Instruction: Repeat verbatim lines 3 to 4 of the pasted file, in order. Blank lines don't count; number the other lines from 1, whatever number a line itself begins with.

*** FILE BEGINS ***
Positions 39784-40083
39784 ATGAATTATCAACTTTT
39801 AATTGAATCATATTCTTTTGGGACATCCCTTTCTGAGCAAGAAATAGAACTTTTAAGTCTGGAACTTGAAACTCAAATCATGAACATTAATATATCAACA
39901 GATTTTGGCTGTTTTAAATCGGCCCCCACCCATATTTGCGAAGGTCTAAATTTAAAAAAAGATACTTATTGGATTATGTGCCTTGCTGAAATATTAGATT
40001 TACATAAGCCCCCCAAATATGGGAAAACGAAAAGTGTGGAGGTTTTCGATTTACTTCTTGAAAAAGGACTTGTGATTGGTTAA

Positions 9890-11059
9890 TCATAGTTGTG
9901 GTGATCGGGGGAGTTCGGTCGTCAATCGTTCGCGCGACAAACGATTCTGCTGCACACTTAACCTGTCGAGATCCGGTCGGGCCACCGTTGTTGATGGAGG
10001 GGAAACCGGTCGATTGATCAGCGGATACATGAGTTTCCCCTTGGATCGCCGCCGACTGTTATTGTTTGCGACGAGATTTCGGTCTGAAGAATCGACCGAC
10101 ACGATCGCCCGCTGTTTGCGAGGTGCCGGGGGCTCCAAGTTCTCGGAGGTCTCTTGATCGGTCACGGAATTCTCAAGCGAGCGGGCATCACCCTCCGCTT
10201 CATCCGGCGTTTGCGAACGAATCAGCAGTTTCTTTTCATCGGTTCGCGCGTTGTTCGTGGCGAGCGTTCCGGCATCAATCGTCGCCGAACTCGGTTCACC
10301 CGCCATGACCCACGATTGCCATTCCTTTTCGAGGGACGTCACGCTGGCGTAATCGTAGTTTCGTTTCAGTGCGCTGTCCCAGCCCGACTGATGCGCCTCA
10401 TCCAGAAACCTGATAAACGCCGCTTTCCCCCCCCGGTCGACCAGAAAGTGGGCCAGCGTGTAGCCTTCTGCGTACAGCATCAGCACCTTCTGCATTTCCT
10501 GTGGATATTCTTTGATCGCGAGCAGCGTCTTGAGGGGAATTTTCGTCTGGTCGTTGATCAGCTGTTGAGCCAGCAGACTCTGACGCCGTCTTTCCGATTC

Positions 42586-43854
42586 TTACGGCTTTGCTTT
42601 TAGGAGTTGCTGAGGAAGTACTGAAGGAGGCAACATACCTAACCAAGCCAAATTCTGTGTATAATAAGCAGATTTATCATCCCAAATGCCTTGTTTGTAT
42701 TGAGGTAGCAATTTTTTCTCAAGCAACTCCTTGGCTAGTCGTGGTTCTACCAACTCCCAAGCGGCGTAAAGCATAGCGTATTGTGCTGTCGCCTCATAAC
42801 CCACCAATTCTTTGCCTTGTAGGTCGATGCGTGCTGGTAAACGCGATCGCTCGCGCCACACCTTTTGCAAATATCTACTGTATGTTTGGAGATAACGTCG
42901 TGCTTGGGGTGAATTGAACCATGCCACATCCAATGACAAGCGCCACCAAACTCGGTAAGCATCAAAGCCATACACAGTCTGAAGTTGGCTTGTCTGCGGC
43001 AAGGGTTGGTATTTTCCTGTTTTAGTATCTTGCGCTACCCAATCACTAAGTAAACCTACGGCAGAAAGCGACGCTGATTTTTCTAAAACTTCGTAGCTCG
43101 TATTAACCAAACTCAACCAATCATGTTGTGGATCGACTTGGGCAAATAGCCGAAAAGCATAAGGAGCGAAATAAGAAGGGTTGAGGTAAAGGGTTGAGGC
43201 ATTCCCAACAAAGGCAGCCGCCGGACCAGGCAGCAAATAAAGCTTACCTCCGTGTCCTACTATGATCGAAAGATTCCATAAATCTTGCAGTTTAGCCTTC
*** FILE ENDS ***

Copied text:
39801 AATTGAATCATATTCTTTTGGGACATCCCTTTCTGAGCAAGAAATAGAACTTTTAAGTCTGGAACTTGAAACTCAAATCATGAACATTAATATATCAACA
39901 GATTTTGGCTGTTTTAAATCGGCCCCCACCCATATTTGCGAAGGTCTAAATTTAAAAAAAGATACTTATTGGATTATGTGCCTTGCTGAAATATTAGATT